“The most important issue for common prosperity is first to achieve educational fairness,” said Yao Yang, dean of the National School of Development at Peking University. Yao pointed to the country’s high wealth concentration—according to a survey by the People’s Bank of China, the central bank of the country, in 2019, “the lowest 20 percent” of urban households in China “accounted for only 2.3 percent of net assets of all sample households,” while the “highest 20 percent of households accounted for 64.5 percent” of the net assets. As a symptom of social inequality, Yao sees the elevating of education—rather than income distribution alone—as a key mechanism to expanding the middle class and building common prosperity.
While the term dates back to the eras of Chinese leaders Mao Zedong and Deng Xiaoping, “common prosperity” refers to both a vision and a cycle of reforms initiated by the government that aim to reconcile economic efficiency with the strengthening of welfare mechanisms. It is also part of the effort to combat the “three mountains” of high education, housing and health care costs faced by Chinese people today. The goal is to address the growing inequality between the countryside and the city, social classes and regions through development and income distribution, tax and social welfare reforms, and philanthropy—encouraging the country’s rich to give back to society. Since the announcement of these reforms by the government, major Chinese companies and wealthy individuals have offered donations, including tech giant Alibaba’s pledge of $15.5 billion by 2025 “to help narrow the country’s wealth gap”—this comes after the firm was fined $2.8 billion for monopolistic practices.
Meanwhile, the private tutoring overhaul rocked the stock markets, as 24 companies listed on Chinese and U.S. stock exchanges now face an uncertain future and “may need to delist or divest their academic assets.” Zhang Bangxin, the billionaire chairman of TAL Education Group, saw his personal wealth drop almost 90 percent to $1.4 billion between April and July, according to Forbes. Yu Minhong, the founder of New Oriental, who saw his personal wealth fall by 70 percent, recently announced that he will redirect his company toward selling agricultural products after the crackdown on private tutoring by the government. Closing nearly 1,500 branches of New Oriental schools, the teachers of these schools will now “participate” in selling these agricultural products via livestreams and will help “support rural revitalization.”
According to Gu Mingyuan, senior professor at Beijing Normal University, regulating private tutoring is not just a “one-off” measure, but it is necessary to “strengthen the supply of public education.” On the heels of the double reduction policy, several moves to strengthen the public education system have been made. On August 31, the Ministry of Education issued a notice criticizing the high frequency and difficulty of exams and emphasis placed on test results, which “harms the body and minds of students.” The amount of testing and homework has since been reduced in primary and middle schools, while measures have been taken to prevent test scores from being published and ranked. After-school services in public schools are being extended to support working parents, non-curriculum training sectors such as in the arts and sports are expanding, and new commitments to increase teachers’ salaries in public schools have been made. Beijing is implementing a pilot program to rotate the top teachers and principals across the city’s public schools. This will also help to cool down real estate speculation driven by elite schools. Meanwhile, the government is expected to announce price regulations for private tutoring.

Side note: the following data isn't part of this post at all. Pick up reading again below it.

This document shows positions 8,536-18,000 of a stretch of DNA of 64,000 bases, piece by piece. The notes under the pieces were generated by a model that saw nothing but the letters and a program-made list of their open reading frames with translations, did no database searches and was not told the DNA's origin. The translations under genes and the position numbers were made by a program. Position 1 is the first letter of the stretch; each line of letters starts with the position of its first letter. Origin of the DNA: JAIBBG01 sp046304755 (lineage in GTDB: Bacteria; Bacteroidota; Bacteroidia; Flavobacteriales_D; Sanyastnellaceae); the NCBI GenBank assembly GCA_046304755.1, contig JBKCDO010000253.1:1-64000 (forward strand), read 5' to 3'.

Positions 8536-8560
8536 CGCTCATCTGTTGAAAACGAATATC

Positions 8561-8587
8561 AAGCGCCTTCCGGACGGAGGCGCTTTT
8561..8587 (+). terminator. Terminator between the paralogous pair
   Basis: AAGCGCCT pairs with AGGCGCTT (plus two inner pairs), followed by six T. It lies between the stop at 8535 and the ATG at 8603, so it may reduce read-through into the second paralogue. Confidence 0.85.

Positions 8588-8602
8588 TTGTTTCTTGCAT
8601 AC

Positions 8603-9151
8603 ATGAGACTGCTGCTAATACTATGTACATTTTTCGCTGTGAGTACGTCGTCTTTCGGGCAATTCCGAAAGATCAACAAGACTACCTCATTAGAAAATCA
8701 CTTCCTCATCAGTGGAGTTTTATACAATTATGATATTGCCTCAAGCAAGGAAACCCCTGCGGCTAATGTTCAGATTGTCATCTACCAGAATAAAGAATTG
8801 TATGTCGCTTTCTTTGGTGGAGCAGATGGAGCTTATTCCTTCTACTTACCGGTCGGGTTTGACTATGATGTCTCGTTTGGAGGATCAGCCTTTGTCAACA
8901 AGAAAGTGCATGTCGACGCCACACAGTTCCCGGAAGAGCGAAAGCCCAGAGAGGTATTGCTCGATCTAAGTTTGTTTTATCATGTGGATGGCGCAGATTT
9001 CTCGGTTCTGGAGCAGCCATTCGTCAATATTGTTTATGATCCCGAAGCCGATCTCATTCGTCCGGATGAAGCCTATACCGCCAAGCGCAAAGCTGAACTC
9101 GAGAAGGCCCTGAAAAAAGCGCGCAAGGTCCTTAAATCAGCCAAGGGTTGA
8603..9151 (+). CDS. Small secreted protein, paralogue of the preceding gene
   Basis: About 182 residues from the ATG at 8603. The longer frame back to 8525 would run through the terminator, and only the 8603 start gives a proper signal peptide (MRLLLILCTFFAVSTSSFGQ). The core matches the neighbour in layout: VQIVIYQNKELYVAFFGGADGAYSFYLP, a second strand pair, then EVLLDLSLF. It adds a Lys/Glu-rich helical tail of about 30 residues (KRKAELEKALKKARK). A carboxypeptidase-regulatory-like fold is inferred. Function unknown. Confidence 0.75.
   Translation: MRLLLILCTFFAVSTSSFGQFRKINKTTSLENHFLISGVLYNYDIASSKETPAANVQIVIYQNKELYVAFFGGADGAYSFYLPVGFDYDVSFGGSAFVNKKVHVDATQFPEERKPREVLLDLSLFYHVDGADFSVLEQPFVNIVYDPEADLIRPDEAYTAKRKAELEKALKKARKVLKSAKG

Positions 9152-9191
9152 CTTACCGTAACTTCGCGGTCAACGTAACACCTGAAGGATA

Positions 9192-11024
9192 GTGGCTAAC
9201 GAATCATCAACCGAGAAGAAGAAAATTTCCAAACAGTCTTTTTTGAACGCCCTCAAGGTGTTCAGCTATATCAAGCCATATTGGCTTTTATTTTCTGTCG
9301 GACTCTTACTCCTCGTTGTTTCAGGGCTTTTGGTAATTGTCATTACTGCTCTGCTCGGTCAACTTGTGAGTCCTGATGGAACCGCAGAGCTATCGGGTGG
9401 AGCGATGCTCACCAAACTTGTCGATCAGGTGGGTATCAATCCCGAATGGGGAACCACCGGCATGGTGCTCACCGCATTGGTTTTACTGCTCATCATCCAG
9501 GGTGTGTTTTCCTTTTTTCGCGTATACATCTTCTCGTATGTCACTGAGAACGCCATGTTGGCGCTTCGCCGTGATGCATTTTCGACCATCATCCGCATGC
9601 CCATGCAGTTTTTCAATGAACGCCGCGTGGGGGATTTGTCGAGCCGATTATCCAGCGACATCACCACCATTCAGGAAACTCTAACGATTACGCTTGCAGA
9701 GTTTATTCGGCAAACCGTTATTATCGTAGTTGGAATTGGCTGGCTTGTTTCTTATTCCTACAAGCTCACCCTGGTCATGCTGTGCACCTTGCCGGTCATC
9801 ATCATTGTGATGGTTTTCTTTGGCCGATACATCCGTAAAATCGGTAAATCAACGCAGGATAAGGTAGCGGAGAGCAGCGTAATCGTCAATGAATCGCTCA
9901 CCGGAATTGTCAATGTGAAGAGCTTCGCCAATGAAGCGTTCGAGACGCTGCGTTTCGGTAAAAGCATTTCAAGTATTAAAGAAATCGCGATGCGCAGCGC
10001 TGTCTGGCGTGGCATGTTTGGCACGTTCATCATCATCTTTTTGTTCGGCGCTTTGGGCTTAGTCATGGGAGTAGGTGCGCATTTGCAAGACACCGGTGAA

The double reduction policy can be seen as the government’s affirmation that the minds and health of students and families come before the pockets of investors and billionaires. Some results are starting to show—a survey of more than 57 million parents found that 97.5 percent of them were satisfied with the double reduction policy. As stated in the official announcement, children are, after all, the “builders and successors of socialism,” and the construction of socialism is a multigenerational project.
This article was produced by Globetrotter. Tings Chak is a researcher and coordinator of the art department of Tricontinental: Institute for Social Research. She is also an editor of Dongsheng, an international collective of researchers interested in Chinese politics and society.